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Are You Due For a Gluten-free Tax Break?
Celiac.com 03/21/2014 - According to the National Foundation for Celiac Awareness, the burden of celiac disease can cost an extra $1,000 to $2,500 per year. However, many people who eat gluten-free diets as treatment for celiac disease or other medical conditions are eligible for tax breaks.
Those who do eat gluten-free due to medical conditions will be happy to learn that both the Internal Revenue Service and the Canada Revenue Agency list gluten-free food as an eligible medical expense. That means that filers may be eligible for tax relief for gluten-free-related food expenses.
For example, according to the Canada Revenue Agency website, celiac disease suffers are "entitled to claim the incremental costs associated with the purchase of gluten-free products as a medical expense." That means Canadians with celiac disease can claim the difference between the cost of their gluten-free food and the cost of comparable regular food. However, there are a few hoops to jump through. To claim the credit, Canadian taxpayers need a doctor's letter confirming celiac disease; a receipt for every item claimed; and a summary for each item calculating the cost differential for gluten-free products.
U.S. residents can deduct the extra cost for gluten-free foods and goods purchased to meet celiac dietary needs. Shipping and delivery costs for those gluten-free products can also be deducted. Also, for any special trip to purchase gluten-free foods, the cost of transportation to and from the store is deductible, including mileage, tolls and parking fees. The vehicle deduction for trips during 2013 is 24 cents per mile.
To claim these deductions, taxpayers first need an official, written celiac diagnosis from a doctor. A copy of this diagnosis must be submitted with other completed tax forms.
Taxpayers will then complete form 1040 schedule A for medical deductions. For reference taxpayers may cite: IRS Publication 502; Revenue Rulings: 55-261, 76-80, 2002-19 and 67 TC 481; Cohen 38 TC 387; Flemming TC MEMO 1980 583; and Van Kalb TC MEMO 1978 366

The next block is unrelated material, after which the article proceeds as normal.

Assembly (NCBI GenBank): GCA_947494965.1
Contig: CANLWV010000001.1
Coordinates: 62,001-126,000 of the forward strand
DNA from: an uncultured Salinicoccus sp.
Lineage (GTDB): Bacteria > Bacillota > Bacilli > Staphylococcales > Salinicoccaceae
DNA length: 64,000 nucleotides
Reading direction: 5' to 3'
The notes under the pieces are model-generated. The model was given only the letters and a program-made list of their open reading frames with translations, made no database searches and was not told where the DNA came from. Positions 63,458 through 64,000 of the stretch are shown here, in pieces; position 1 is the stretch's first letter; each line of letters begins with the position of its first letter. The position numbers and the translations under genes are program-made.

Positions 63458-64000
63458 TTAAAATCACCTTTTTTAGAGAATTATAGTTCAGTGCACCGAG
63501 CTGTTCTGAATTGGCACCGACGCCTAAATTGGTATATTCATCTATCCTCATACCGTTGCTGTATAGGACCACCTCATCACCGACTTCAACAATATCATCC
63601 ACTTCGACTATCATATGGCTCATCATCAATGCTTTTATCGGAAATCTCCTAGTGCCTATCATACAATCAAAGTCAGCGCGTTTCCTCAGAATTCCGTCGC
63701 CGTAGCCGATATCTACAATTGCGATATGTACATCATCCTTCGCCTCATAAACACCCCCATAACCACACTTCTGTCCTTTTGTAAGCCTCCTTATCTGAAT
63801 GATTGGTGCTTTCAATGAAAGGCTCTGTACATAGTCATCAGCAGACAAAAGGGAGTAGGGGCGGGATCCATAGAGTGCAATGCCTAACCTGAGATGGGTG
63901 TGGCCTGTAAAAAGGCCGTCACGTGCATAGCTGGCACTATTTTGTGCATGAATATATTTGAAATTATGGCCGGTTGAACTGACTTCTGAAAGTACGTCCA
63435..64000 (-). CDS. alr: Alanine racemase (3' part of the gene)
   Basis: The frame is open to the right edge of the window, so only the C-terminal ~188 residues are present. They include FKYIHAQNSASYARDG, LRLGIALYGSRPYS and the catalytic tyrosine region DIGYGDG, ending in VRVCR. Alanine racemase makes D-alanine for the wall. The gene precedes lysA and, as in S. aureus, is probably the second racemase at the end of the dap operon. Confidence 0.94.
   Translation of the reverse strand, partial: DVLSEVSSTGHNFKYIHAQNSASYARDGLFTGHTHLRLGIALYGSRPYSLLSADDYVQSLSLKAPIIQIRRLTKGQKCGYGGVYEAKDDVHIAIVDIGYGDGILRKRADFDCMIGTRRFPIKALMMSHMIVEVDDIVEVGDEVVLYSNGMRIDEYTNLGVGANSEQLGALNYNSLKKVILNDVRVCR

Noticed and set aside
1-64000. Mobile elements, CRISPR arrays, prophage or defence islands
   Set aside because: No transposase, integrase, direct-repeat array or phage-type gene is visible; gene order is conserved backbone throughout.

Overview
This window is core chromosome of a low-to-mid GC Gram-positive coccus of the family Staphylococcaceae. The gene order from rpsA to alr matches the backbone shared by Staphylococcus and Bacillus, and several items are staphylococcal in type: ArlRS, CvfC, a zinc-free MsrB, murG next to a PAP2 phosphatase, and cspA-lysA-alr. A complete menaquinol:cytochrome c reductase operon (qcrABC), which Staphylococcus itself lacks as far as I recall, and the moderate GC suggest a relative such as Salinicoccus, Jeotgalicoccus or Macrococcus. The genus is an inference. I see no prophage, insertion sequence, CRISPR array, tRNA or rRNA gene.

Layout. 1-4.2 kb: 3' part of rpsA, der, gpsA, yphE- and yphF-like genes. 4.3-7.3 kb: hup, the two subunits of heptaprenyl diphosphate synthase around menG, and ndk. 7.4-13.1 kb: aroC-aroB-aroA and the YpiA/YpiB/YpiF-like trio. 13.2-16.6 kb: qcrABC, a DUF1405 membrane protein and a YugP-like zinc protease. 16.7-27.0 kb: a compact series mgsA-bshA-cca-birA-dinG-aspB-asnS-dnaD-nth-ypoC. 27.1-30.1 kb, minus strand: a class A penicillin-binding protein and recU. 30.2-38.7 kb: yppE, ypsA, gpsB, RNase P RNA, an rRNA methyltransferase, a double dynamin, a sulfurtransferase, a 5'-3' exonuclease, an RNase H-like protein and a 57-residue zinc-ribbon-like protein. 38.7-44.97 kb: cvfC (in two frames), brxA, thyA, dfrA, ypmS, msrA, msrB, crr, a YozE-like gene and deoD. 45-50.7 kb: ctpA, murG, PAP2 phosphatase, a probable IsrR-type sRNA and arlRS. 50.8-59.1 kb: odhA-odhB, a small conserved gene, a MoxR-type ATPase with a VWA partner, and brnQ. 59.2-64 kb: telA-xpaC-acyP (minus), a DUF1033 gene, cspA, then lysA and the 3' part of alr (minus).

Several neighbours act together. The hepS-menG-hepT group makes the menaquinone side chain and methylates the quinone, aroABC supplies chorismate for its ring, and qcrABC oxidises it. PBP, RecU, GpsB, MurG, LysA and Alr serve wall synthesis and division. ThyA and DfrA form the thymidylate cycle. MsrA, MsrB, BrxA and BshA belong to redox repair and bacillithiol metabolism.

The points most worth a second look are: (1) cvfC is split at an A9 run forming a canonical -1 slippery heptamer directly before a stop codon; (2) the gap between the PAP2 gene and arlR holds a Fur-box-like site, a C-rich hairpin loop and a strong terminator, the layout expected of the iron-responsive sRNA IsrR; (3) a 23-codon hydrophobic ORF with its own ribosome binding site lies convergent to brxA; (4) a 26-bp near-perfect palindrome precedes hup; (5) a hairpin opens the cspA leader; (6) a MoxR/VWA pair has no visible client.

This must be supported with copies of receipts for all gluten-free purchases, along with lists of prices for gluten-free food and regular counterparts being claimed.
The difference between those prices is tax-deductible. For example, if a pound of wheat flour costs $0.60 and a pound of rice flour costs $3.40, then you may deduct $2.80 for each pound of rice flour you are claiming for that tax year.
Remember, some specialty products like xanthan gum and sorghum flour are fully tax-deductible as they have no "regular" counterpart but are purchased to meet your dietary needs.
Of course, for specific advice, contact an accountant.
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Flexible Spending Accounts and Celiac Disease by Dwight Senne
This article appeared in the Autumn 2004 edition
of Celiac.... [READ MORE]
Howard J. Kass, CPA - February 16, 1999 on Tax Deductions for Celiacs
The information posted by Sandra Leonard that she received
from the American Celiac Society was factually correct, and is
essentially the same information that can be found in my article
on Scott Adams Web site (www.... [READ MORE]
Howard J. Kass, CPA - 1998 on Tax Deductions for Celiacs
This is a good summary of the proper tax treatment
for the additional costs of complying with a gluten-free diet, under a
doctors direction.... [READ MORE]
Tax Deduction for Gluten-Free Foods as a Medical Expense for Diagnosed Celiacs Only
The following guidelines were received from the Oct.... [READ MORE]
Jefferson Adams is a freelance writer living in San Francisco. His poems, essays and photographs have appeared in Antioch Review, Blue Mesa Review, CALIBAN, Hayden's Ferry Review, Huffington Post, the Mississippi Review, and Slate among others.
He is a member of both the National Writers Union, the International Federation of Journalists, and covers San Francisco Health News for Examiner.com.View all articles by Jefferson Adams
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